No, we don’t become angels. We received the inheritance God has promised us as His children and as joint-heirs of Christ Himself! If your loved one who has passed on is saved, and part of the family of God, they are not angels. They are much more than angels. They rule alongside our elder brother, Jesus. Theirs is a crown of glory and unearned righteousness that the angels will never know. There is an intimacy with God that angels pine for, but will never achieve. Through the blood of Christ, we have been given access to that intimacy!

Don’t sell yourself or anyone else short.



The Curious Case of Robert Taylor

This week I was contacted by multiple people about a gentleman, Robert Taylor, who is in hospice, asking to speak with a pastor.  I don’t know Mr. Taylor so I looked at his original post to find out what I could before I reached out to speak with him. What I found surprised me, and left me intrigued by the whole situation.

The exponential reach potential of social media

As I clicked through to Mr. Taylor’s Facebook page, I was immediately struck by how widespread his post had been shared. Almost 50,000 shares and hundreds of comments revealed that his message had reached more people that he probably ever could have imagined. Hundreds, if not thousands of pastors had, like me, been tagged hoping that someone might reach out to him and pray with him. Multiple comments revealed that he had been contacted by phone and by Facebook with offers to pray.

Every year it becomes easier and easier to take for granted how incredibly connected we are. Imagine this scenario… on Tuesday evening an elderly man in hospice types a simple message, from his bed, and hits, “post”. Within hours thousands of people all over the world have received the message, responded to the message, and have attempted to make contact with him directly. Even within my relatively short lifetime, this degree of interconnectivity was once inconceivable. Though social media brings many potential dangers and pitfalls, one thing is inescapably clear…we have the opportunity to connect with more people and connect with them more quickly than at any time in human history.

Your online impact is an extension of your personal impact. Though sharing your faith online does not substitute for personal evangelism, it does provide a platform to reach hundreds or even thousands of people very quickly. Use it wisely. The things you post reflect your character.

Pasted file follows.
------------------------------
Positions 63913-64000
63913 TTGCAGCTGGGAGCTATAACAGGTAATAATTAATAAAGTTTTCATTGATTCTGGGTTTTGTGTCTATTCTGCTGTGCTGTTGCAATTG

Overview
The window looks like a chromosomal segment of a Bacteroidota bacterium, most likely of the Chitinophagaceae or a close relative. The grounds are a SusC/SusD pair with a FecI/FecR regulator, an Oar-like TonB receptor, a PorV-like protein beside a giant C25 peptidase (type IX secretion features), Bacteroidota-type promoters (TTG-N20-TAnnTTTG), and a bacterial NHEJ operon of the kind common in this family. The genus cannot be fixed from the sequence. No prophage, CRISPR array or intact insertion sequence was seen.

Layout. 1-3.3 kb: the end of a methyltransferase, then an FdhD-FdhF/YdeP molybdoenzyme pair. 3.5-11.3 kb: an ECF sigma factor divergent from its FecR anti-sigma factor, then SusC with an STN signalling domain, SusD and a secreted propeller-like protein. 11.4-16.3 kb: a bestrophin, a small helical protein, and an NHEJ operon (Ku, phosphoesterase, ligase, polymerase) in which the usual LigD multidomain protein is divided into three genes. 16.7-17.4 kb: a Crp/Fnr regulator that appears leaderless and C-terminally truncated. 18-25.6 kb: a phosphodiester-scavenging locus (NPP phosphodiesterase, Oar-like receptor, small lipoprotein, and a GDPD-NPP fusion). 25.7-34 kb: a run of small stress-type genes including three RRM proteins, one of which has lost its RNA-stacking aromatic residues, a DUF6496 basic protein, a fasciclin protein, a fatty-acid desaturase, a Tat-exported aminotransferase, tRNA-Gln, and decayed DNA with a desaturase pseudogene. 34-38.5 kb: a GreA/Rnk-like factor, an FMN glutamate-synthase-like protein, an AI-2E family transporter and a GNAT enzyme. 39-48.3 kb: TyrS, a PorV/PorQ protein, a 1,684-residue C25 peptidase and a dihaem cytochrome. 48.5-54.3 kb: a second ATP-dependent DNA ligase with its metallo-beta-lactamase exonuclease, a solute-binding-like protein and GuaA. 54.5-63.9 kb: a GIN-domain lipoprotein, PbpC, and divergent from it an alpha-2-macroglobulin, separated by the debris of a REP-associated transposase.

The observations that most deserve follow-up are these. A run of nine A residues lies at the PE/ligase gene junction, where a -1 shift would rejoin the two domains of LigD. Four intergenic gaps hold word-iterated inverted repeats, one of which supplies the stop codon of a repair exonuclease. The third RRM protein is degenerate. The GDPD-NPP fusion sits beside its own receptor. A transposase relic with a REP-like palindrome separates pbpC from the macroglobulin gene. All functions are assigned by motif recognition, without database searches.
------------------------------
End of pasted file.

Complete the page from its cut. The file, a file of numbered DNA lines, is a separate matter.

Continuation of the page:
Social media is a tool, it can be used to build or to destroy. Build up others and reach out in love when you have the chance.

The willingness of God’s people to care for a stranger

As a pastor, one of the most encouraging things I have been able to experience is to see the people of God come together in a difficult situation. In tragedy and trial I have seen my church rise up to serve, love, pray for, give to, and otherwise be present for those in need. It is a testament to the common grace of God’s goodness that people do this for each other, even without faith. But the impact of the body of Christ being the hands and feet of Christ is infinitely more valuable.

In the case of Mr. Taylor, God’s people did the most important thing they could: they went to the creator and sustainer of the universe, the one who first breathed life into humanity. Ultimately, only the peace of Jesus can supply what he is looking for, but many thousands of Christians were moved with compassion to bring Mr. Taylor to God in their prayers. Others have reached out to make that compassion tangible. Others, I’m sure, have tried to make in-person contact with him. All of this for a man none of them has ever met, and all of this within minutes or hours of hearing about his need.